Existence and uniqueness on 1-d homogeneous SDE with zero drift.

We discuss the existence and uniqueness of solutions for 1-d SDE in the form of

\displaystyle  d X_{t} = \sigma(X_{t}) dW_{t}, \ X_{0} = \mu. \ \ \ \ \ (1)

This note is based on Section 5.5 of the book [Karatzas and Shreve 1991].

Theorem 1 We have the following results:

  1. SDE (1) has a weak solution for any initial {\mu} if and only if

    (WE) — {\sigma^{-2}(x)} is locally integrable at all {x} satisfying {\sigma(x) \neq 0}.

    Any weak solution of SDE (1) is non-exploding.

  2. SDE (1) has a unique weak solution for any initial {\mu} if and only if

    (WEU) — {\sigma^{-2}(x)} is locally integrable at {x} if and only if {\sigma(x) \neq 0}.

From the above theorem, one can conclude following simple existence result:

Proposition 2 If {\sigma} is continuous, then SDE (1) has a weak solution for any initial {\mu}.

Existence result under (WE) relies on a construction of weak solution as follows. Set

\displaystyle  X_{t} = \mu + B_{A_{t}}, \ \ \ \ \ (2)

where {B} is {\mathcal{G}_{s}}-B.M., and {A} is an increasing process

\displaystyle A_{t} := \inf\{s\ge 0; T_{s} >t\},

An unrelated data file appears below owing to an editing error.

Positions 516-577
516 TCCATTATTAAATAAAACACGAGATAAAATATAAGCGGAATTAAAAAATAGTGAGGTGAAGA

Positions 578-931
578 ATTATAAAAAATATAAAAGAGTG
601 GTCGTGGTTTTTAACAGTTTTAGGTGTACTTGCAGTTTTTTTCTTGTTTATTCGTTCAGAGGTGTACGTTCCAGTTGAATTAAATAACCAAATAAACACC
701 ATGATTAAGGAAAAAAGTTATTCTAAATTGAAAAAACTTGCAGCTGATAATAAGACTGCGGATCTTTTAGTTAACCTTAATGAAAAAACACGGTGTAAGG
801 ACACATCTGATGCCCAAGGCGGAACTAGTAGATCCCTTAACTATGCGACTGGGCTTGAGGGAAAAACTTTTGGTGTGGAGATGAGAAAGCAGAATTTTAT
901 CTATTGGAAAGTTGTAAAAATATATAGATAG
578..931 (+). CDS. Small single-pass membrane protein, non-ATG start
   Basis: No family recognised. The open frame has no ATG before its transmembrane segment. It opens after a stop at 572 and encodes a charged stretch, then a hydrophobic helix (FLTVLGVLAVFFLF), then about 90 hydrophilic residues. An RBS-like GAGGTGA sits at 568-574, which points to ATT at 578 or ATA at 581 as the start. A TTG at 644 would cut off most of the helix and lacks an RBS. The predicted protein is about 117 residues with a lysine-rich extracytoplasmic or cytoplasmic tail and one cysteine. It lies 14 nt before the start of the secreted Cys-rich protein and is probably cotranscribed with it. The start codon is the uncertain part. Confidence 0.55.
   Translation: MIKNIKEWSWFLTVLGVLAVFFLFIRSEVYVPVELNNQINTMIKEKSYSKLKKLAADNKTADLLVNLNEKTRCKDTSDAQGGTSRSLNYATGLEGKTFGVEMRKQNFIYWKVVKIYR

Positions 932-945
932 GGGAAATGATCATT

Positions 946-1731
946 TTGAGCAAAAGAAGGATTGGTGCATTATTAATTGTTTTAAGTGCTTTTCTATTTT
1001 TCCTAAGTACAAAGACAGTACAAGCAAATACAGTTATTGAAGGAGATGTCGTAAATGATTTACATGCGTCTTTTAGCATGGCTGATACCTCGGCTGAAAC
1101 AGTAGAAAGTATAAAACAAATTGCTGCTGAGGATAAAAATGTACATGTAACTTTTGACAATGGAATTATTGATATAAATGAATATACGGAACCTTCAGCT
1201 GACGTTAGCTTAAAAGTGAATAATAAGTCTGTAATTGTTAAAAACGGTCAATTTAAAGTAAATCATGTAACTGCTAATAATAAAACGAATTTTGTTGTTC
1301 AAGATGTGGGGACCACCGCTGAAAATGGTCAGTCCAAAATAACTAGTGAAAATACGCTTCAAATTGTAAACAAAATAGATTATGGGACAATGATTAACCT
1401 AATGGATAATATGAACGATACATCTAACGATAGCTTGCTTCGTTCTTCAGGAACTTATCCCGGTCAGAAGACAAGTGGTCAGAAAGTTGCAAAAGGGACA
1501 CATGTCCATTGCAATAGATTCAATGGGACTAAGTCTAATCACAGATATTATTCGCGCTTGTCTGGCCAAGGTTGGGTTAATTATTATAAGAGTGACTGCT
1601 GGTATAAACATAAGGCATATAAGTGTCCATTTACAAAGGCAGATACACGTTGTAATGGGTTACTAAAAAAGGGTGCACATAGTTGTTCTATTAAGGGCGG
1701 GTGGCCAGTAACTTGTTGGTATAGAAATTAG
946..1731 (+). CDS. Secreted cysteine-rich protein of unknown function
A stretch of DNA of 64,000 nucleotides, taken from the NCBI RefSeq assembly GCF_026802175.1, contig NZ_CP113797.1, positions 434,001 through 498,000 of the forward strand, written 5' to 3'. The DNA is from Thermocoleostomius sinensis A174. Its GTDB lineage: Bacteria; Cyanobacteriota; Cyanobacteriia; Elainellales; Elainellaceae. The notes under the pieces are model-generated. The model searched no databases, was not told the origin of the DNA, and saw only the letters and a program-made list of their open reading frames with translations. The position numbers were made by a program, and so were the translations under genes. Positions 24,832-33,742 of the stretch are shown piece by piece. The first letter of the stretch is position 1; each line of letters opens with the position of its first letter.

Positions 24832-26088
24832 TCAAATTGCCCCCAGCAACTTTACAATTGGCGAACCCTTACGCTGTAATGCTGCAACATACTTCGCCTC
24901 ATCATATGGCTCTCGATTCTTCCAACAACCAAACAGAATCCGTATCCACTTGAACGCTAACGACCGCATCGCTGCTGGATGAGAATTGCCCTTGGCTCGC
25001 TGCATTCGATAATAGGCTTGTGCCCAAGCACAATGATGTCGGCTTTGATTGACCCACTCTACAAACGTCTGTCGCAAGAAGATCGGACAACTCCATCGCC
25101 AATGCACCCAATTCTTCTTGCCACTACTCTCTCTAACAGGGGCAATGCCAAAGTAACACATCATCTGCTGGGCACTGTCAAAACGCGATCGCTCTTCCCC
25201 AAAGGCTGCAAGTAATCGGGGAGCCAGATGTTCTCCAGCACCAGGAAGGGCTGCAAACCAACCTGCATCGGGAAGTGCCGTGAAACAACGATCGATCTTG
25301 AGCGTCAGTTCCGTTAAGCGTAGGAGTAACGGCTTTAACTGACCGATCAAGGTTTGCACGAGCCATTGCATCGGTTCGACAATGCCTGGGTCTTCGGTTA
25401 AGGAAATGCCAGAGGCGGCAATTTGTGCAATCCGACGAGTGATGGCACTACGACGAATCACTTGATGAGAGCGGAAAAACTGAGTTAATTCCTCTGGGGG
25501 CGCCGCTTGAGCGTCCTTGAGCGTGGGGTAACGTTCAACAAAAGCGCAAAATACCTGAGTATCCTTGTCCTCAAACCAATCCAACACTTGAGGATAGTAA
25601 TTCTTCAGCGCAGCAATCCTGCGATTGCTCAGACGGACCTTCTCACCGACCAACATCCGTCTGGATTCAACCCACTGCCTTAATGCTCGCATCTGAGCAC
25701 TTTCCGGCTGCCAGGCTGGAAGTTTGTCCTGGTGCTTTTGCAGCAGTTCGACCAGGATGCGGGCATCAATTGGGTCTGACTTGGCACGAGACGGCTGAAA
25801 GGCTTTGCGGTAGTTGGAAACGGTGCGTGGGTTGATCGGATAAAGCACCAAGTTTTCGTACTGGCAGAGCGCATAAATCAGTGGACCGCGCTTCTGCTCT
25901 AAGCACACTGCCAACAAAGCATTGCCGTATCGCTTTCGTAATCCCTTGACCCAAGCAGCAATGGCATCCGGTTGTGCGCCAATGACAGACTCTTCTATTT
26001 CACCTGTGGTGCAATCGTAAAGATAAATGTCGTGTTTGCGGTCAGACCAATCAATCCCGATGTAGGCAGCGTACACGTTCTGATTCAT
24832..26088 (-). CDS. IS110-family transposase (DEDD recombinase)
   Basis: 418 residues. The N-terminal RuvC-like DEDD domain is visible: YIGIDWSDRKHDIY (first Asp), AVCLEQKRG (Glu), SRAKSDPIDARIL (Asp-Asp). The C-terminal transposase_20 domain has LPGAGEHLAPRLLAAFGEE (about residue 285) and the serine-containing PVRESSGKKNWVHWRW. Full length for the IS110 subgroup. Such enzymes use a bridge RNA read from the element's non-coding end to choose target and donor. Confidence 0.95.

\displaystyle T_{s} := \int_{0}^{s+} \sigma^{-2} (\mu + B_{u}) du; \ 0\le s<\infty.

Then, one can actually verify that

  1. {T} is a nondecreasing, extended real-valued process, which is continuous on {[0, A_{\infty})}, where

    \displaystyle A_{\infty} := \inf\{s>0: T_{s} = \infty\},

  2. {A_{\infty} = \inf\{s\ge 0: \mu + B_{s} \in I(\sigma)\}}, where {I(\sigma) := \{x: \sigma^{-2}(x) \notin L^{1}_{loc}\}.}
  3. {X} satisfies (1) on some filtered probability space.

Next, we will present some examples, where SDEs have non-existence, existence but non-uniqueness, unique existence for each.

Example 1 Let {\sigma(x) = I_{\{x = 0\}}}. Then, {\sigma^{-2}(x)} is not integrable at {x = 0}, for which {\sigma(0) = 1}. Thus, SDE (1) violates (WE) in Theorem1, and does not have weak solution for some initials. In fact, one can directly prove non-existence when the initial is given by {x = 0}.

Example 2 Let {\sigma (x) = |x|^{\gamma}}. Since {\sigma} is continuous, one can immediately conclude that there exists at least one non exploding solution of (1). For the uniqueness, we first observe that {\sigma^{-2}(x)} is locally integrable at {x = 0} if and only if {\gamma<1/2}, i.e.

{\int_{-\epsilon}^{\epsilon} \sigma^{-2}(x) dx = 2\int_{0}^{\epsilon} x^{-2\gamma} dx < \infty } if and only if {\gamma<1/2}.

Together with (WEU), we conclude that

  1. For {\gamma < 1/2}, (1) has multiple solutions;
  2. while for {\gamma \ge 1/2}, (1) has unique solution.

Another interesting example yet to be mentioned in this context is the famous Tanaka’s example.

Example 3 Consider {\sigma(x) = sgn(x)}, which takes value {1} for {x>0}, otherwise value {-1}. By Theorem1, SDE (1) has a unique weak solution. However, one can show that there is no strong solution, see Page 302 of [KS91]

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